1. Structural Biology and Molecular Biophysics
Download icon

Structure of mouse protocadherin 15 of the stereocilia tip link in complex with LHFPL5

  1. Jingpeng Ge
  2. Johannes Elferich
  3. April Goehring
  4. Joy Zhao
  5. Peter Schuck
  6. Eric Gouaux  Is a corresponding author
  1. Oregon Health and Science University, United States
  2. National Institutes of Health, United States
Research Article
  • Cited 4
  • Views 2,089
  • Annotations
Cite this article as: eLife 2018;7:e38770 doi: 10.7554/eLife.38770

Abstract

Hearing and balance involve the transduction of mechanical stimuli into electrical signals by deflection of bundles of stereocilia linked together by protocadherin 15 (PCDH15) and cadherin 23 'tip links'. PCDH15 transduces tip link tension into opening of a mechano-electrical transduction (MET) ion channel. PCDH15 also interacts with LHFPL5, a candidate subunit of the MET channel. Here we illuminate the PCDH15-LHFPL5 structure, showing how the complex is composed of PCDH15 and LHFPL5 subunit pairs related by a 2-fold axis. The extracellular cadherin domains define a mobile tether coupled to a rigid, 2-fold symmetric 'collar' proximal to the membrane bilayer. LHFPL5 forms extensive interactions with the PCDH15 transmembrane helices and stabilizes the overall PCDH15-LHFPL5 assembly. Our studies illuminate the architecture of the PCDH15-LHFPL5 complex, localize mutations associated with deafness, and shed new light on how forces in the PCDH15 tether may be transduced into the stereocilia membrane.

Article and author information

Author details

  1. Jingpeng Ge

    Vollum Institute, Oregon Health and Science University, Portland, United States
    Competing interests
    The authors declare that no competing interests exist.
    ORCID icon "This ORCID iD identifies the author of this article:" 0000-0001-6164-1221
  2. Johannes Elferich

    Vollum Institute, Oregon Health and Science University, Portland, United States
    Competing interests
    The authors declare that no competing interests exist.
    ORCID icon "This ORCID iD identifies the author of this article:" 0000-0002-9911-706X
  3. April Goehring

    Vollum Institute, Oregon Health and Science University, Portland, United States
    Competing interests
    The authors declare that no competing interests exist.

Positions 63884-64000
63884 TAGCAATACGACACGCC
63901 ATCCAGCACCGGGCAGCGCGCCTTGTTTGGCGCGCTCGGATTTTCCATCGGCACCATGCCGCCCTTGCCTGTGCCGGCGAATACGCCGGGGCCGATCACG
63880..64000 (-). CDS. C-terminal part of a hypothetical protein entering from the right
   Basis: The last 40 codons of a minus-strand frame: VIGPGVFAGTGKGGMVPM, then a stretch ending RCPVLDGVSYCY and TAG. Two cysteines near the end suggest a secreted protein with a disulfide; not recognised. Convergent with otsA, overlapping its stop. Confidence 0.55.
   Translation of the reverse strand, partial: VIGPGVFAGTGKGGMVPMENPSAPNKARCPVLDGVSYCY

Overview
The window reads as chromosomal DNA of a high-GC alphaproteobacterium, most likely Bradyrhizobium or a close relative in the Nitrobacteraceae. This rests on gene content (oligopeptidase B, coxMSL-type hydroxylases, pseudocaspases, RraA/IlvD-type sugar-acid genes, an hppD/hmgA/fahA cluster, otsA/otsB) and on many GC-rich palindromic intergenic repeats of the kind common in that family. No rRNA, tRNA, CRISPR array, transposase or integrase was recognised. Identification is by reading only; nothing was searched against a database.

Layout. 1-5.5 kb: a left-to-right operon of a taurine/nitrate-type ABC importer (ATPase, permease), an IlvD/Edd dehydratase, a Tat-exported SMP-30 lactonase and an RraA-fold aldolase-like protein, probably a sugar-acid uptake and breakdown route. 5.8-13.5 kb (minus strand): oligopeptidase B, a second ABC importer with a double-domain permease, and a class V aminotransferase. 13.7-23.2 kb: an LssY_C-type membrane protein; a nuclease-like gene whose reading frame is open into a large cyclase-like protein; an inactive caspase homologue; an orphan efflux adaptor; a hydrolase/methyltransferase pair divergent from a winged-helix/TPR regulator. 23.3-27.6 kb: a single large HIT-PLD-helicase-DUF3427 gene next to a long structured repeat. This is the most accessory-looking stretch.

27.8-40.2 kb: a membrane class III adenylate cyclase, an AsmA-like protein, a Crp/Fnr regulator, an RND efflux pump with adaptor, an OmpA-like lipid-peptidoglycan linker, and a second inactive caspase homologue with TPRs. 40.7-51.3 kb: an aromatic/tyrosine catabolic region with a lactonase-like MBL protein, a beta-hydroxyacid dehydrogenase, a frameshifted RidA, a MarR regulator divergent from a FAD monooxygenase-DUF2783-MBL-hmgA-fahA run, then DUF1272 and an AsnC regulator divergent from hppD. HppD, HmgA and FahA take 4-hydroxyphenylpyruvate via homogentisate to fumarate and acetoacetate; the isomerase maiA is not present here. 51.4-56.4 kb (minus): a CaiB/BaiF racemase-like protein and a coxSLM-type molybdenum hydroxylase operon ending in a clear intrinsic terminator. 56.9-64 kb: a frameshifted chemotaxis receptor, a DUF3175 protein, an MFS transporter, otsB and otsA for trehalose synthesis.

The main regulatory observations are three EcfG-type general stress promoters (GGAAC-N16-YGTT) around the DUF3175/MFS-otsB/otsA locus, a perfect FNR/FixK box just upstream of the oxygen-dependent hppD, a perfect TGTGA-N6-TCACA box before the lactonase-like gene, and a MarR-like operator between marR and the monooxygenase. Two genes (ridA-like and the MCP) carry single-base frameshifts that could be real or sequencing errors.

4. Joy Zhao

    Laboratory of Cellular Imaging and Macromolecular Biophysics, National Institute of Biomedical Imaging and Bioengineering, National Institutes of Health, Bethesda, United States
    Competing interests
    The authors declare that no competing interests exist.
  5. Peter Schuck

    Laboratory of Cellular Imaging and Macromolecular Biophysics, National Institute of Biomedical Imaging and Bioengineering, National Institutes of Health, Bethesda, United States
    Competing interests
    The authors declare that no competing interests exist.
    ORCID icon "This ORCID iD identifies the author of this article:" 0000-0002-8859-6966
  6. Eric Gouaux

    Vollum Institute, Oregon Health and Science University, Portland, United States
    For correspondence
    gouauxe@ohsu.edu
    Competing interests
    The authors declare that no competing interests exist.
    ORCID icon "This ORCID iD identifies the author of this article:" 0000-0002-8549-2360

Funding

National Institutes of Health (NIBIB intramural research program)

  • Joy Zhao
  • Peter Schuck

Howard Hughes Medical Institute

  • Eric Gouaux

The funders had no role in study design, data collection and interpretation, or the decision to submit the work for publication.

Reviewing Editor

  1. William I Weis, Stanford University Medical Center, United States

Publication history

  1. Received: May 30, 2018
  2. Accepted: July 31, 2018
  3. Accepted Manuscript published: August 2, 2018 (version 1)
  4. Version of Record published: August 14, 2018 (version 2)
  5. Version of Record updated: September 12, 2018 (version 3)

Copyright

This is an open-access article, free of all copyright, and may be freely reproduced, distributed, transmitted, modified, built upon, or otherwise used by anyone for any lawful purpose. The work is made available under the Creative Commons CC0 public domain dedication.

Metrics

  • 2,089
    Page views
  • 545
    Downloads
  • 4
    Citations

Article citation count generated by polling the highest count across the following sources: Crossref, PubMed Central, Scopus.

Download links

A two-part list of links to download the article, or parts of the article, in various formats.

Downloads (link to download the article as PDF)

Download citations (links to download the citations from this article in formats compatible with various reference manager tools)

Open citations (links to open the citations from this article in various online reference manager services)

  1. Further reading

Further reading

    1. Microbiology and Infectious Disease
    2. Structural Biology and Molecular Biophysics
    Nancy L Meyer et al.
    Research Article Updated
    1. Cell Biology
    2. Structural Biology and Molecular Biophysics
    Nicolas Bigot et al.
    Research Article Updated